Keep reading... Show less
Music

The Best Country Music of 2017

still from Midland "Drinkin' Problem" video

There are many fine country musicians making music that is relevant and affecting in these troubled times. Here are ten of our favorites.

Year to year, country music as a genre sometimes seems to roll on without paying that much attention to what's going on in the world (with the exception of bro-country singers trying to adopt the latest hip-hop slang). That can feel like a problem in a year when 58 people are killed and 546 are injured by gun violence at a country-music concert – a public-relations issue for a genre that sees many of its stars outright celebrating the NRA. Then again, these days mainstream country stars don't seem to do all that well when they try to pivot quickly to comment on current events – take Keith Urban's muddled-at-best 2017 single "Female", as but one easy example.

Keep reading... Show less
TV

'Curb Your Enthusiasm' S9 Couldn't Find Its Rhythm

Larry David and J.B. Smoove in Curb Your Enthusiasm S9 (HBO)

Curb Your Enthusiasm's well-established characters are reacting to their former selves, rather than inhabiting or reinventing themselves. Thus, it loses the rhythms and inflections that once made the show so consistently, diabolically funny.

In an era of reboots and revivals, we've invented a new form of entertainment: speculation. It sometimes seems as if we enjoy begging for television shows to return more than watching them when they're on the air. And why wouldn't we? We can't be disappointed by our own imaginations. Only the realities of art and commerce get in the way.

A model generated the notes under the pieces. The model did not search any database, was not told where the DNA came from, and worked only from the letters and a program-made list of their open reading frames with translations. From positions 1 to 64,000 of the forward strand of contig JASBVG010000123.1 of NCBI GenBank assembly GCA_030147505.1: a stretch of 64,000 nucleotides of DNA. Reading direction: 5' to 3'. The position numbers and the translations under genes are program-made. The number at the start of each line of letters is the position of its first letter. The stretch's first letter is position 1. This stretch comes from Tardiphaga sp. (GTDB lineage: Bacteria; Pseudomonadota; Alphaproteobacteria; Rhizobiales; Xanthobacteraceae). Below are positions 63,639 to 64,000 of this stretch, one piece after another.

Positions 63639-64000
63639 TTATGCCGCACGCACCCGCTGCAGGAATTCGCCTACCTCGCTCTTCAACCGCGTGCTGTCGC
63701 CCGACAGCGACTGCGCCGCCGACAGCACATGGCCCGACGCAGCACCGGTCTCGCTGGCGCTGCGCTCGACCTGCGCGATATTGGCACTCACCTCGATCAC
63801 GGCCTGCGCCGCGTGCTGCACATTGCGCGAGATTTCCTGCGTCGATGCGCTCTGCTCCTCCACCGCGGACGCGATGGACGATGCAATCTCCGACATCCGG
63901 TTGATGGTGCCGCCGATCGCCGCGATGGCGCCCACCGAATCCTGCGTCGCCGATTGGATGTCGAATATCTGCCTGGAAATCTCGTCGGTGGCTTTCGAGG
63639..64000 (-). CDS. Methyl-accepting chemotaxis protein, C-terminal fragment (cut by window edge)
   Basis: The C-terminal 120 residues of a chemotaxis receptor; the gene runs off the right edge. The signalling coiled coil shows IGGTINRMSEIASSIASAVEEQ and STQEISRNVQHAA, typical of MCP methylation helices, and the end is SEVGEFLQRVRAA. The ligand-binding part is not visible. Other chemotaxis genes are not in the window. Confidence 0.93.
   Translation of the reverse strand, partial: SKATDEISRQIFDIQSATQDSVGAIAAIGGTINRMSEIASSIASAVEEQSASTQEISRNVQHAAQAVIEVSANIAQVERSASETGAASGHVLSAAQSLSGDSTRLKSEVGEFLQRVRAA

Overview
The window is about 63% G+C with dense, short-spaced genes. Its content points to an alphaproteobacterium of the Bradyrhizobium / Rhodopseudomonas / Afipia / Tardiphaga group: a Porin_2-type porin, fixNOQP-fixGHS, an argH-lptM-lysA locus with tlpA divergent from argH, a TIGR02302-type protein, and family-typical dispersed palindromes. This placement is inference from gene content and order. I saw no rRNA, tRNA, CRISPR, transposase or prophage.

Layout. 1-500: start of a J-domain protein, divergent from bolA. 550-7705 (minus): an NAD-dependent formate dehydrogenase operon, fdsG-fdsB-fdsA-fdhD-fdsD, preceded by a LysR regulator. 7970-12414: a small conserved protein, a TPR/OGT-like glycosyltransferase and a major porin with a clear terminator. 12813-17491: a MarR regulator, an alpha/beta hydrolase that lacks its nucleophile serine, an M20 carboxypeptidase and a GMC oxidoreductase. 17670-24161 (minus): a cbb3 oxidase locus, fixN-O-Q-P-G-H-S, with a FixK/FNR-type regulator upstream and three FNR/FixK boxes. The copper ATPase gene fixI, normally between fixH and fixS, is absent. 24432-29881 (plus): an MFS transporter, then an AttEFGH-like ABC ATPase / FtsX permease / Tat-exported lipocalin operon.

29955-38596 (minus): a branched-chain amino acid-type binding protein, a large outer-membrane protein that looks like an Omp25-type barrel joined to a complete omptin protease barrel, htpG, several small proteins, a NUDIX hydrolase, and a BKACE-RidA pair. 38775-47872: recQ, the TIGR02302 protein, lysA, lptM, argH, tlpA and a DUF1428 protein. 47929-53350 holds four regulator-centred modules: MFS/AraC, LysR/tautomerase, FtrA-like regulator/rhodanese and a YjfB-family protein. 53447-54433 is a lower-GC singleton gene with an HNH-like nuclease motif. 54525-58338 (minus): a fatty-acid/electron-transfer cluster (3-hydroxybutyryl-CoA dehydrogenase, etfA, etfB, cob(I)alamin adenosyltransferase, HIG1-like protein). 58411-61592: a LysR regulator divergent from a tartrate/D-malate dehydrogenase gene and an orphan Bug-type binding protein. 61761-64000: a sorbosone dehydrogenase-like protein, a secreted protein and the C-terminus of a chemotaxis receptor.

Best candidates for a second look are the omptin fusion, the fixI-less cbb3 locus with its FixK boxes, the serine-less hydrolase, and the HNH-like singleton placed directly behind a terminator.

Keep reading... Show less
6

Wars of attrition are a matter of stamina, of who has the most tools with which to keep fighting. A surprising common tool in this collection? Humor.

The name of the game is "normal or abnormal". Here's how you play: When some exceedingly shocking political news pops up on your radar, turn to the person next to you, read them the headline and ask, "is this normal or abnormal?" If you want to up the stakes, drink a shot every time the answer is abnormal. If that's too many shots, alter the rules so that you drink only when things are normal—which is basically never, these days. Hilarious, right?

Keep reading... Show less
9
Pop Ten
Mixed Media
PM Picks

© 1999-2017 Popmatters.com. All rights reserved.
Popmatters is wholly independently owned and operated.

rating-image